Surely, you’ll need to stop of at the Notre Dame Cathedral, but my best advice is to take a quick picture and move along. If you’re really interested in going in, you can test your patience with the monstrous lines that rival that of the Louvre. To be honest, walking through the city is free, you’ll discover little shops and quaint eateries that you’ll never find online, and you can devote all your attention to the person you’re walking with.

Where to stay in Paris

Finding an affordable place to stay in Paris is hard. You’ll end up paying through the roof no matter what route you take. Thankfully, we found a great room (with breakfast) at the Median Porte de Versailles, right on the Paris metro line at Balard, giving us easy access to the entire city at an affordable rate (around 100€ per night for two). To be honest, we’ll definitely end up here again during our next stay in Paris because one visit to the “city of light” is impossible!

In the end, these are just the quintessential Paris attractions that made our most recent visit to the city a memorable one for my fiancée and I. These suggestions offer a reasonably priced way to experience Parisian food, art, and culture along with a little downtime too.

Whether you’re alone, with a friend, or a romantic partner Paris is a massive city with literally 101 things to do. Keeping that in mind, these ideas will ensure you don’t get overwhelmed looking for the best options of things to see and do in Paris, so you can concentrate on enjoying it.

Happy Travels,

Yak

 

Home / Europe / Belgium / Discover Belgium| How to get a fairytale experience ‘In Bruges’

Discover Belgium| How to get a fairytale experience ‘In Bruges’

Updated: May 11, 2016
By: Ian Yacobucci
Bruges

Bruges, BE – Spring Daffodils in March at the tranquil Begijnhof Beguinage of Bruges (Ian Yacobucci/Borderless Travels)

Welcome to Belgium the land of chocolate, waffles, and beer.  For most tourists, a visit to this small yet dynamic Western European country would not be complete without a stopover in it’s romance capital, Bruges.  Famously the location of the 2008 crime drama In Bruge, the city is nothing short of its description as “a fairytale”.  Yet for most tourists, visiting the city of Bruges is often a four hour mad dash of walking, eating, and drinking before returning back to Brussels.

Not surprisingly, this is exactly what I’d recommend you do, but with a little more time and some recommended sights.  If you’re like me, slowing down in Bruges will be relaxing and give you time to appreciate its architecture, quaint streets, Belgian beers, and serene parks. Bruges is a city where you should at least spend the night and unwind from busy travels.

Discover Bruges on foot

Start walking to nowhere in particular, because around every corner in Bruges is a photograph waiting to be taken.  Meandering through the narrow streets filled with artisan shops, bistros, and pubs is best way to discover the city of Bruges.  You don’t need a guide or trip advisor to tell you where to go.  Simply pick the local map (which you can get upon arrival at the train station) then visit Markt (Market Square) and Burg square before heading over to some of its famous churches and historic buildings.

As you amble through Bruges, put your map away for a while and get lost exploring the side streets and canals, you’ll always find your way back.  My recommendation would be to make time for the city parks of Astridpark and Minnewaterpark.  If you’ve been off visiting the metropolis cities of Europe the serenity you’ll find strolling along the riverside will fill you with appreciation.  Be sure to bring your camera and if you’re not a photographer simply tuck into a pub or two and try one of the 1600 beers Belgium has to offer.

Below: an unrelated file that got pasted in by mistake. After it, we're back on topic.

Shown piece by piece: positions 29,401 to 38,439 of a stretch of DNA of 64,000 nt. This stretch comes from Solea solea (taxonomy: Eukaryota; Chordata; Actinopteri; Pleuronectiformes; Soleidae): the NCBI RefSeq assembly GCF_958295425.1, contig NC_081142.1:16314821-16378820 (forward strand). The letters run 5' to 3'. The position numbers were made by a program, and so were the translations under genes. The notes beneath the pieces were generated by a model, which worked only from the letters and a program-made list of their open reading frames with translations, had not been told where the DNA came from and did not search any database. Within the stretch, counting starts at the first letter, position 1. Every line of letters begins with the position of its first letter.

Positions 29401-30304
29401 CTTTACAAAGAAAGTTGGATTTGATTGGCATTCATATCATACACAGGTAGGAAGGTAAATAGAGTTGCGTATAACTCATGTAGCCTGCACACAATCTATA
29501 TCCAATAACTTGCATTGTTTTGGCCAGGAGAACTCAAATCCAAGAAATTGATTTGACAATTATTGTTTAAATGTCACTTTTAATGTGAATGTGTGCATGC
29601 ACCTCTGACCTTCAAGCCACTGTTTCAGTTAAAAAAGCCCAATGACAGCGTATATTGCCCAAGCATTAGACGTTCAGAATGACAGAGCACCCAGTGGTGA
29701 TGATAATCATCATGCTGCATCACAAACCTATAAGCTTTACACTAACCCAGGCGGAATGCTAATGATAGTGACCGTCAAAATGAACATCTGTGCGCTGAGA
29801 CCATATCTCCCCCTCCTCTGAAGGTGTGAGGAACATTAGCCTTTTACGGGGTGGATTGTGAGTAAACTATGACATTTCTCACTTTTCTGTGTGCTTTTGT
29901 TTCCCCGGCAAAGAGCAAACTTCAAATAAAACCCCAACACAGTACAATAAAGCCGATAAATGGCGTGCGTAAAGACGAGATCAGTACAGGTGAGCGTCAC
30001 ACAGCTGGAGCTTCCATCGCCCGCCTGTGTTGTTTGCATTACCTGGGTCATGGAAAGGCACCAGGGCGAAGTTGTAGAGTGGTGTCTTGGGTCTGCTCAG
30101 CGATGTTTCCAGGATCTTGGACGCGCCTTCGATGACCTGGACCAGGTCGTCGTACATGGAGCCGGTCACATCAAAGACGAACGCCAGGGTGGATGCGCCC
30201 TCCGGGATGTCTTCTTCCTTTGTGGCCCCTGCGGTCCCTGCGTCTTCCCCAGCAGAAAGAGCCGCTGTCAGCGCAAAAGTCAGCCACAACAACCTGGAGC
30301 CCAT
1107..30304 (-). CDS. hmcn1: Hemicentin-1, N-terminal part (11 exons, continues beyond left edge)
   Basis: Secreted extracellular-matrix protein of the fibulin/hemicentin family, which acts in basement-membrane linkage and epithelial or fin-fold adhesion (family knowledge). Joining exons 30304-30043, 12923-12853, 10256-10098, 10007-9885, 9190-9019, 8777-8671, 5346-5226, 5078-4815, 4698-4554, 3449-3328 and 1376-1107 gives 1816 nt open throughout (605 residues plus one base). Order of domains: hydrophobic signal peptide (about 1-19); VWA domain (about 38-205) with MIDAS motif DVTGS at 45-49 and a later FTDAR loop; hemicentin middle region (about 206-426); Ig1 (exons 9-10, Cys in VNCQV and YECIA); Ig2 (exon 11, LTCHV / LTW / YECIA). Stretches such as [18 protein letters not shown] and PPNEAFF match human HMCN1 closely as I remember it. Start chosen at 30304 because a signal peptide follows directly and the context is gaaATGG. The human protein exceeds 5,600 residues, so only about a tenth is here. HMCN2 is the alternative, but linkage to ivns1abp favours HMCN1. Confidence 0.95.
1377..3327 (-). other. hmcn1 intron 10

Explore Belgian beer and eat at Cambrinus restaurant

Yes, Belgium boasts 1600 beers that are brewed within its borders.  That’s roughly four beers per day if you want to try them all in a year! One of the most popular places to sample Belgian beer in Bruges is Cambrinus.  This traditional Belgian restaurant boasts more than 400 Belgian beers and traditional food to acquaint your Belgian palate.

Cambrinus offers up a pub like atmosphere with wonderful traditional dishes such as Flemish onion soup with cheese and beer (I had this twice), and my personal favourite Flemish carbonades prepared with dark beer (a sumptuous stewed beef that goes nicely with a Trappist beer).

Cambrinus Restaurant

Belguim, BE – It was as delicious as it looks! Flemish Carbonades with a Trappist Beer at Cambrinus Restaurant (Ian Yacobucci/Borderless Travels)

Never heard of Trappist beer?  Picture this; only eleven Trappist beers exist in the world and six of them are from Belgium.  Brewed by monks in Trappist monasteries these beers are created following strict criteria.  In order for a beer to be labeled as a ‘Trappist’ beer the International Trappist Beer Association says it must be brewed within Trappist monastery walls by monks or supervised by them.  Secondly, the brewing of the beer must be secondary to the monastic practices and way of life.  And finally, the beer must not be brewed for profit.  Instead is should be brewed so as to cover the costs associated with monastic life and care of the monastery with left overs donated for charitable purposes.

Visit ‘De Halve Maan’ brewery

Of course, a trip to Belgium wouldn’t be complete without a brewery visit.  Luckily, within the city walls of Bruges you can find ‘De Halve Maan’ brewery.  Translated to half moon brewery in English, it’s the only beer brewed in within the city of Bruges.

Family brewed and run by the Maes family since the mid 1800’s a brewery tour here includes more than just a beer with your ticket entry.  Along with the usual brewery history, tour of the old techniques used in making the family recipes, and a freshly brewed beer pumped straight from the vat is a great view of Bruges from the roof of the brewery (so you don’t have to pay to go up the Markt tower).